May 2017
Volume 2, Issue 5
Dear Friends:

My office has made significant strides over the past two years. They are chronicled in the Report to the People 2015-2016.

Read the full remarks here.

Click here to read  the report.
Spotlight: Healthcare Fraud Division

There was the actor who received state disability payments and claimed he couldn’t work – but he was performing as a dancing hamster in a nationally televised commercial.

And there were the clothing company owners who underreported millions of dollars in payroll to avoid paying unemployment and disability insurance. Then, there was the doctor who sent the same prescription medications to his patients, regardless of their injuries. He also owned the pharmacy.

These are some of the crimes tackled by the Healthcare Fraud Division.

Prosecutors in this division target criminals who cheat and damage the safety net designed to help workers who are injured and at their most vulnerable. The District Attorney’s Office also prosecutes physicians, lawyers and others who seek to profit from fraudulent schemes.

“Cheating hurts everyone,” said Jennifer Lentz Snyder, head deputy of the Healthcare Fraud Division. “Fraudulent workers’ compensation claims, phony billing by medical providers and unscrupulous employers who underreport their payroll to save a few dollars undermine the system. They cheat people who comply with the law and threaten the well-being of a system that helps injured workers get better so they can rejoin the workforce.”

“These schemes really hurt workers and their families who deserve assistance when they are injured on the job,” Snyder said.

This year, the Healthcare Fraud Division filed 84 felonies against claimants, employers and providers who made material misrepresentations and committed fraud. The total losses being pursued by the District Attorney’s Office and other investigative agencies are nearly $100 million.

“Anyone who thinks fraud is a victimless crime is wrong,” Snyder said.

If you have information about suspected fraud, report it by calling or emailing one of the following agencies:

To report fraud by city employees call the  City of Los Angeles Fraud Hotline: (877) 742-5352.

Fraud Alert
    Significant Cases
As the future of health care continues to be the topic of conversation, scammers are paying close attention to the news and may latch on to concerns about changes to health care laws.

  • A driver who killed a 15-year-old pedestrian in West Los Angeles while attempting to escape from police was sentenced.  Read about his prison term.

  • A Hollywood man who allegedly pointed a pellet rifle at pedestrians walking by his apartment was charged with making criminal threats. Find out more about the allegations.

  • A man was sentenced to six years in state prison in connection with the robberies of Long Beach fruit vendors over a span of five months. Learn about the case.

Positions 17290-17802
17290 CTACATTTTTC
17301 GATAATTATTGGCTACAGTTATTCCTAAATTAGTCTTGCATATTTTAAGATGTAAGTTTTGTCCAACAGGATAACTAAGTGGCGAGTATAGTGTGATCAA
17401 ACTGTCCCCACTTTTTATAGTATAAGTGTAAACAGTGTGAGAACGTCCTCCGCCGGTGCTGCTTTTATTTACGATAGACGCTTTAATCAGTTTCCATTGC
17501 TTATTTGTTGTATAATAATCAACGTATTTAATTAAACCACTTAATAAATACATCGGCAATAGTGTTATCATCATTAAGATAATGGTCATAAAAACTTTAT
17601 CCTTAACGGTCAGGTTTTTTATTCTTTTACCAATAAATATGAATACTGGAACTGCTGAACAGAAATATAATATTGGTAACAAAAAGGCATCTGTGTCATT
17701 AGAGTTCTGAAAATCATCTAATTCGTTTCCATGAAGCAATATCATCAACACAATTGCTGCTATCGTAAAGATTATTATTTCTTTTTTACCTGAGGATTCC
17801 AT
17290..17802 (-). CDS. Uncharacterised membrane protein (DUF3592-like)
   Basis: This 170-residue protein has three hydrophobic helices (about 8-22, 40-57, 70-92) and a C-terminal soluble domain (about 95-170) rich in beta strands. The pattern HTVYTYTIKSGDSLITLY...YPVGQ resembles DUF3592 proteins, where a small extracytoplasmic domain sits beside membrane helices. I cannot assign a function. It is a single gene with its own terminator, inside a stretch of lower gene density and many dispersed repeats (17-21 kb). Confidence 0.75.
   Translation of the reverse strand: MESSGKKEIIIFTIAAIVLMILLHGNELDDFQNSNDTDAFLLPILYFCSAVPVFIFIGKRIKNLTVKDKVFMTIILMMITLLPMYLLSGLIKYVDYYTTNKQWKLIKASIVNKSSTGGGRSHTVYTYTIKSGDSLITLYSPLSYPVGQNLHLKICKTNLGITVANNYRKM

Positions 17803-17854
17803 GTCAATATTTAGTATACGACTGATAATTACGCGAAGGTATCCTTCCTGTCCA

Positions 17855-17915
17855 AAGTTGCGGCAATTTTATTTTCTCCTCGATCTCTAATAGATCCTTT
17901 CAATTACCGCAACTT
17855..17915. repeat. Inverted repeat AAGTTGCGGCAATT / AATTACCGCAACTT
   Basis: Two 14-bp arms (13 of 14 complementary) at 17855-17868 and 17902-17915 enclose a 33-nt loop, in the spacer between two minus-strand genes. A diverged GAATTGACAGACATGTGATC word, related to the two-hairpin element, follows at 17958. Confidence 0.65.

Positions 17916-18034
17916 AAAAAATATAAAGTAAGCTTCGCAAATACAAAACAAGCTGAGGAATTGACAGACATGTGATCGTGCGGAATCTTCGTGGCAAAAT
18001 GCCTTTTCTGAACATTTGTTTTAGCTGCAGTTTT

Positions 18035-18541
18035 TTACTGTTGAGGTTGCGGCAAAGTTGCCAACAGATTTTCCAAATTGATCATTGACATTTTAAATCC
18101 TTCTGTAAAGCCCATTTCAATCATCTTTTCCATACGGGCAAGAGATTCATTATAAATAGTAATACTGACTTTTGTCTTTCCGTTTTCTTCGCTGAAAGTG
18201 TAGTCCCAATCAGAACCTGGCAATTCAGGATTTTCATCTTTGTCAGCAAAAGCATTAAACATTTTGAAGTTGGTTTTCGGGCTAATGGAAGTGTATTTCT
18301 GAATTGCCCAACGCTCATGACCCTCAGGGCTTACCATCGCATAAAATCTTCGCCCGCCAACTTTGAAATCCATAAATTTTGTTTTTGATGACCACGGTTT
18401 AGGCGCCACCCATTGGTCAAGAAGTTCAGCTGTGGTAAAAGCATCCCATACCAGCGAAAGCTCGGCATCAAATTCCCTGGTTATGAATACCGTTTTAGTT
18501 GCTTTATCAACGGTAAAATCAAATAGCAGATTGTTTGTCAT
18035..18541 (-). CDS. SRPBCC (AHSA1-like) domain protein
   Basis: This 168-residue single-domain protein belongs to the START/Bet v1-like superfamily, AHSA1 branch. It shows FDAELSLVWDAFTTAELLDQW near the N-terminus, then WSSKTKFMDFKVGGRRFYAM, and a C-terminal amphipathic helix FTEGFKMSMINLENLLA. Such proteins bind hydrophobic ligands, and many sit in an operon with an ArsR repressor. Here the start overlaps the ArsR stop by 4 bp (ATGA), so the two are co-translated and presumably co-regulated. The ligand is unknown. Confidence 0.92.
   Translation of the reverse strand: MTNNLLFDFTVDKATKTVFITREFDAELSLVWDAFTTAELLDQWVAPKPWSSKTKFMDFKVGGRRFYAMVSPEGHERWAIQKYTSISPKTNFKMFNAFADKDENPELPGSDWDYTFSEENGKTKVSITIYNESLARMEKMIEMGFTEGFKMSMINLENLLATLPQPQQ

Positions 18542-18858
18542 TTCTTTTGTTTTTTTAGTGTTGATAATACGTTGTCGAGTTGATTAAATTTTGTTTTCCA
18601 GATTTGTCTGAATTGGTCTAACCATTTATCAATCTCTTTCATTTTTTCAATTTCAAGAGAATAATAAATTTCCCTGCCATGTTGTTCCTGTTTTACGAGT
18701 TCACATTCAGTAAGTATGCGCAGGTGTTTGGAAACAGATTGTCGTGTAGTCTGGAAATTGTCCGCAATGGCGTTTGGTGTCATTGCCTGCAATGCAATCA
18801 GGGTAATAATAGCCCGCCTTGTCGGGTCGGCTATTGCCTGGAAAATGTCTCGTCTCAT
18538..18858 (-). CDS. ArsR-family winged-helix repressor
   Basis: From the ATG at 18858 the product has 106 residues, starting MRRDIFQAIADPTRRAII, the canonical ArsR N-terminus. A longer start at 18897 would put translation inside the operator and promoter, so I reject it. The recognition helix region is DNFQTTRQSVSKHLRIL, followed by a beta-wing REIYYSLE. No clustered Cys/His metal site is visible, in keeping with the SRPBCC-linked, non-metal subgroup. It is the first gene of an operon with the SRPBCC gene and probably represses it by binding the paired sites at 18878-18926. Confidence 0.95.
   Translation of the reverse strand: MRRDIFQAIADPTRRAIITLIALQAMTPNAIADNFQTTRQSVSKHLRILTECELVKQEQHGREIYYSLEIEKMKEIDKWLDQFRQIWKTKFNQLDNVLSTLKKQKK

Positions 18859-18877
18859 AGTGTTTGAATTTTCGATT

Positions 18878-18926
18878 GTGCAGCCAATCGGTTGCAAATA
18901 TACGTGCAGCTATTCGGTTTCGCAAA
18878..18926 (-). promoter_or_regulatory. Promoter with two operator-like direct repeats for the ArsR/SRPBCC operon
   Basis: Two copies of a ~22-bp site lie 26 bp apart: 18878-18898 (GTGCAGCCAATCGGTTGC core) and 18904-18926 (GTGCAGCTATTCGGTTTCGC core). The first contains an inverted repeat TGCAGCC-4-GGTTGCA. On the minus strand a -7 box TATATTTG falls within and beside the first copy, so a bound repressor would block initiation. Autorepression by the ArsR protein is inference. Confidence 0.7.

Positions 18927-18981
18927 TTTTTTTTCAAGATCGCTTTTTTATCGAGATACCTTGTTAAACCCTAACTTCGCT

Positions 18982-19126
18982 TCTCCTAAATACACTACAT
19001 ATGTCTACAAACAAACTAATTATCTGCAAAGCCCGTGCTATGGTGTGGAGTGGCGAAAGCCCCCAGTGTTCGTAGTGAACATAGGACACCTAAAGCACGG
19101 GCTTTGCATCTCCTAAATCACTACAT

Victims’ Rights Walk & Jubilee

District Attorney Jackie Lacey led a Recognition Walk from the Hall of Justice to Grand Park on April 8 as part of the 40th anniversary celebration of the office’s Bureau of Victim Services. The walk ended with a Jubilee attended by more than 100 victim services representatives, advocates and service providers.

Take Our Daughters & Sons to Work
More than 60 daughters, sons, nieces, nephews, cousins and friends took over the District Attorney’s Office at the Hall of Justice on April 26 as part of Take Our Daughters and Sons to Work Day.

It was a day filled with highlights as the children watched a video featuring lawyers, investigators and support staff members. They later asked District Attorney Jackie Lacey questions that included: “What’s the hardest part of your job?” and “What’s your favorite movie?” (“The Color Purple,” if you must know.)

The children learned about the bronze sculpture “Embodied” that graces the exterior of the Hall of Justice and met with artist Alison Saar, who created the 12-foot-tall artwork. The kids got creative as they took rubbings of the words related to justice that are imprinted on the sculpture.

The children visited the office’s facility dogs, Bert and Skippy, who provide comfort and assistance to crime victims. They also checked out the Bureau of Investigation’s Command Center.

There were word games, including a challenging language match contest. You may try your hand at these worksheets by clicking here.

The reviews by the participants were glowing.

Nathan Bookstaver, son of Deputy District Attorney Tal Kahana, didn’t hesitate when asked what his favorite part of the day was.

“The dogs!” the 9-year-old enthused. “I like how they were trained to open doors and really can help people when they need it.”

Six-year-old Zhara Maw, daughter of David Maw from the Bureau of Investigation, enjoyed listening to Saar and capturing words on the “Embodied” sculpture through the rubbings.

“I love art projects,” the aspiring teacher said. “My favorite word was `Liberty.'

The children also participated in a photo booth, where they could pose as lawyers, police officers and judges. Each child received a photo and other favors before they left for the day.
Did You Know...?

The sculpture titled “Embodied” outside the Hall of Justice has more than 200 words related to justice imprinted on it in several languages. The words include “Idajo,” which translates to “justice” from Yoruba, a West Africa language; “makatao,” which is “equity” in Tagalog; “jinsil,” which is “truth” in Korean; and “nhan pham,” which is “dignity” in Vietnamese.
Los Angeles County District Attorney's Office | (213) 974-3512  |

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